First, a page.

The straight-to-video market has taken off in the last few years, with studios producing an increasing number of sequels to existing properties. The results are often fair at best, yet enough people rent these titles in order to keep them headed to store shelves. The latest efforts is "Dukes of Hazzard: The Beginning", a prequel to the disappointing 2006 film that starred Sean William Scott, Johnny Knoxville and Jessica Simpson.
The sequel, directed by frequent TV director Robert Berlinger (TV's "Gilmore Girls" and "Arrested Development") and written by first-timer Shane Morris, focuses on Bo Duke (Jonathan Bennett) and Luke Duke (Randy Wayne), teenagers here and in trouble within moments of the opening credits. When they're arrested by the cops, they're sentenced to work on their Uncle Jesse (Willie Nelson, the only one returning from the prior film)'s farm, where he makes moonshine.
However, Jesse's in trouble with Boss Hogg (Christopher McDonald), who is demanding more money to look the other way from Jesse's illegal business. When Luke and Bo accidentally injure Boss Hogg's prize hog, he demands the money sooner than later, or he'll foreclose on the farm. Daisy (April Scott in this one), a wallflower at this point, decides to take a job at the Boar's Nest and falls for the new bartender. Meanwhile, Bo and Luke have found the General Lee and try to figure out a way to keep the farm from going under.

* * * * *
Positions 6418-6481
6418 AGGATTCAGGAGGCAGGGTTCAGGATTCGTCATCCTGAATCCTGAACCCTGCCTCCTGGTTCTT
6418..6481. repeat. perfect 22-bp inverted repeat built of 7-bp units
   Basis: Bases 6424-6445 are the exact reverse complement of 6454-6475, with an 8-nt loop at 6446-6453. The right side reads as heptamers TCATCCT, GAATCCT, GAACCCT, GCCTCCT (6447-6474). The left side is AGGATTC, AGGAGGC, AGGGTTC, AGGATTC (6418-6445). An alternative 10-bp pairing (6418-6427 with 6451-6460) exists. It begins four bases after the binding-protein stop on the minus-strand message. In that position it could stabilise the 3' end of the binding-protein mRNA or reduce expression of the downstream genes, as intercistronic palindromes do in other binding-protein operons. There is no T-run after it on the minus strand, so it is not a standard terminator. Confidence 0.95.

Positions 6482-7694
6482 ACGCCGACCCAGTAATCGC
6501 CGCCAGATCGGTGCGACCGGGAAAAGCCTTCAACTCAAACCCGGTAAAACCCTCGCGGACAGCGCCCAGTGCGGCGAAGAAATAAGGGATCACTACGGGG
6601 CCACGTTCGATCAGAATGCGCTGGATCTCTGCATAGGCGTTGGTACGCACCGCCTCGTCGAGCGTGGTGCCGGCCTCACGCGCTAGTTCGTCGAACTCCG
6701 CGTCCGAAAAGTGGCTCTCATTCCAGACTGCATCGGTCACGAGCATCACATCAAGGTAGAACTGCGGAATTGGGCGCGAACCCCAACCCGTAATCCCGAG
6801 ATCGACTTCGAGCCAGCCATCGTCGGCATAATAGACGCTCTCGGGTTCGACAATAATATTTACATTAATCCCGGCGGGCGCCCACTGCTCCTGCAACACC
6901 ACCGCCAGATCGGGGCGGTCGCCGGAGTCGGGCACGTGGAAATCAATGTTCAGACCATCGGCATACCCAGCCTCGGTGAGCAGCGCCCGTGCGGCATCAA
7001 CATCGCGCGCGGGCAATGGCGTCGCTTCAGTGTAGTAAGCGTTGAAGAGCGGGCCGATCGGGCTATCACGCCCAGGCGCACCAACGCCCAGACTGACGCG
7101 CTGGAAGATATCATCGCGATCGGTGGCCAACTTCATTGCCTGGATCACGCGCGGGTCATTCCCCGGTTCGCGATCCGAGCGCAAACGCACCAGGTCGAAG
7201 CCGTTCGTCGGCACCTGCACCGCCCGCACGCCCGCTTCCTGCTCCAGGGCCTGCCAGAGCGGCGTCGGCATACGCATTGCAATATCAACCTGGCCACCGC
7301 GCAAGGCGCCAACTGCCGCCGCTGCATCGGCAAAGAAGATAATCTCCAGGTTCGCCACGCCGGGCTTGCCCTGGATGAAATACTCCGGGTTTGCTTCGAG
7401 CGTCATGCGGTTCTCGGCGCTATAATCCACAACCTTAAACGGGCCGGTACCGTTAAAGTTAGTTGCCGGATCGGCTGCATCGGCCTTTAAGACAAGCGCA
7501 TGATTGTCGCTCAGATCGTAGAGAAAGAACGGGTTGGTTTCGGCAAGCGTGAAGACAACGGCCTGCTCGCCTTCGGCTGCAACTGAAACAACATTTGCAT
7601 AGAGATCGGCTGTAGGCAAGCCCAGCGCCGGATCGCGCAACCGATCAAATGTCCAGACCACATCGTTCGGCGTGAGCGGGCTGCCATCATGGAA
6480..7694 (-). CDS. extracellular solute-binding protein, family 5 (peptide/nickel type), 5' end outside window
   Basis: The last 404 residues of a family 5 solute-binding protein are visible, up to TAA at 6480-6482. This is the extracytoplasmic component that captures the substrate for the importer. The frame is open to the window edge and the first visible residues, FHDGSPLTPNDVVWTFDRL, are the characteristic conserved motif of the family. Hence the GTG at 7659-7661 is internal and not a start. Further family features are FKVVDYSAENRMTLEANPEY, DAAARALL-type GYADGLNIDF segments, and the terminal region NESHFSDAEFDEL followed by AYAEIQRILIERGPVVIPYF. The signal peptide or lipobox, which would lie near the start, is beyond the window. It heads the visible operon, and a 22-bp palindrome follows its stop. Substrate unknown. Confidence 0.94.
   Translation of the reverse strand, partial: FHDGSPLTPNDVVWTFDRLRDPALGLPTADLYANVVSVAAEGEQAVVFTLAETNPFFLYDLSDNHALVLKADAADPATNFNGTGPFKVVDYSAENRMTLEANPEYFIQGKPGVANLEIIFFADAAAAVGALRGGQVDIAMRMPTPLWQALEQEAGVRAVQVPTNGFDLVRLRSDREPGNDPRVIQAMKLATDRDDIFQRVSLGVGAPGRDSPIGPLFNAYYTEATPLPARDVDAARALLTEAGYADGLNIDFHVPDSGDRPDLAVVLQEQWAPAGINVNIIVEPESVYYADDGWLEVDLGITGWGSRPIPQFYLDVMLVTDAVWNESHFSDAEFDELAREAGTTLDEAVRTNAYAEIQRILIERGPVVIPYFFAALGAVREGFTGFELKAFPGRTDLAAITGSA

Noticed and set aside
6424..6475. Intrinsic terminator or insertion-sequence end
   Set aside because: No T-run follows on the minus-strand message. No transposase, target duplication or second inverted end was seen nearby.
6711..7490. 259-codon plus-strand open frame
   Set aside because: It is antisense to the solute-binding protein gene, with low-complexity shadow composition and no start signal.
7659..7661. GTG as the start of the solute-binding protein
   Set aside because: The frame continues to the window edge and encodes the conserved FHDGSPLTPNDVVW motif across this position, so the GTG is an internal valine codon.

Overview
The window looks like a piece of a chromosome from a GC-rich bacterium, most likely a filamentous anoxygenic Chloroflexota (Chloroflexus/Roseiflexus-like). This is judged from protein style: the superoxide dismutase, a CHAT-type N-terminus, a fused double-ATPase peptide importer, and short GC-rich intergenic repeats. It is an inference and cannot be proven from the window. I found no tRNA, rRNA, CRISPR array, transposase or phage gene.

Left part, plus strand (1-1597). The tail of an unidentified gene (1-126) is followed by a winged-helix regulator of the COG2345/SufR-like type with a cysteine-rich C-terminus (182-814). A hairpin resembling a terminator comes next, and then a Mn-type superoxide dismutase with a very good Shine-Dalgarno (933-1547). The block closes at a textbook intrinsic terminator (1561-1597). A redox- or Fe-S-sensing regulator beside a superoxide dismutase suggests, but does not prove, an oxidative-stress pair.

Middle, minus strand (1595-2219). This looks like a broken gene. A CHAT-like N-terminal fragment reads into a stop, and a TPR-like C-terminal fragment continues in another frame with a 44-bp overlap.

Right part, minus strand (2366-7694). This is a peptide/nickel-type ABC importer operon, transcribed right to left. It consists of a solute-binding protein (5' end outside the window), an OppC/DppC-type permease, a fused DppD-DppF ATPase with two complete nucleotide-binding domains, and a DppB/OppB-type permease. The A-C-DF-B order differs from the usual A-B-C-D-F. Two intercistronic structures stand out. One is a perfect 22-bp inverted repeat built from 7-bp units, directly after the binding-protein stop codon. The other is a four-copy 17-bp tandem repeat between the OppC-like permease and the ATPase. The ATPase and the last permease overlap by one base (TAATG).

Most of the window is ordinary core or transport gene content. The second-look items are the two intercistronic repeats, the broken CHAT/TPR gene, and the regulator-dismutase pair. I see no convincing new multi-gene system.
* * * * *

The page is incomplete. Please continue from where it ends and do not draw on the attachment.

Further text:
A main issue (and understandably so) for a lot of viewers will be that this is (as with the 2005 film) doesn't entirely go along with the original series in tone, story or otherwise - it's geared towards an "American Pie"-style late teen audience (see the language and nudity, including one scene where Bo and Luke drive an ATV through the girls' locker room.) Keeping that this isn't true to the original series in mind, this fares decently in comparison with the teen genre.
The film also fares quite a bit better than the 2005 "Dukes" did. Although "The Beginning" isn't going to win any awards either, it at least gets a few mild laughs, Bennett and Hughes make a good pair and the plot - while still thin - is at least a bit more involving, despite a few draggy moments in the middle. "The Beginning" isn't anything memorable, but I thought it was better than the trailers made it look.
There are rated and unrated versions available on DVD. While I'm unsure of the difference, I'd guess that several scenes in the unrated version were probably not there when the film made its premiere on ABC Family.
VIDEO: "Dukes: The Beginning" is presented in 1.85:1 anamorphic widescreen on this edition. Although a few minor issues were occasionally spotted, this was largely a crisp, clean presentation. Sharpness and detail were fine throughout much of the film, although a few scenes occasionally appeared a touch softer than the rest. While a couple of instances of edge enhancement appeared, the majority of the film looked clean and clear. The film's bright color palette popped off the screen well, appearing well-saturated and bright. Overall, this was a very fine transfer.
SOUND: The film's Dolby Digital 5.1 soundtrack was a "comedy mix", with little in the way of surround use, aside from a couple of minor surround effects and ambience. Audio quality was fine, with clear dialogue.
EXTRAS: 31-minute "making of" (broken into a bunch of shorter featurettes), music video and trailer.
Final Thoughts: "Dukes of Hazzard: The Beginning" isn't anything memorable, but I thought it was better than the trailers made it look. The DVD offers very good video quality, fine audio and a few minor extras. Those interested should try a rental first.
The Film C+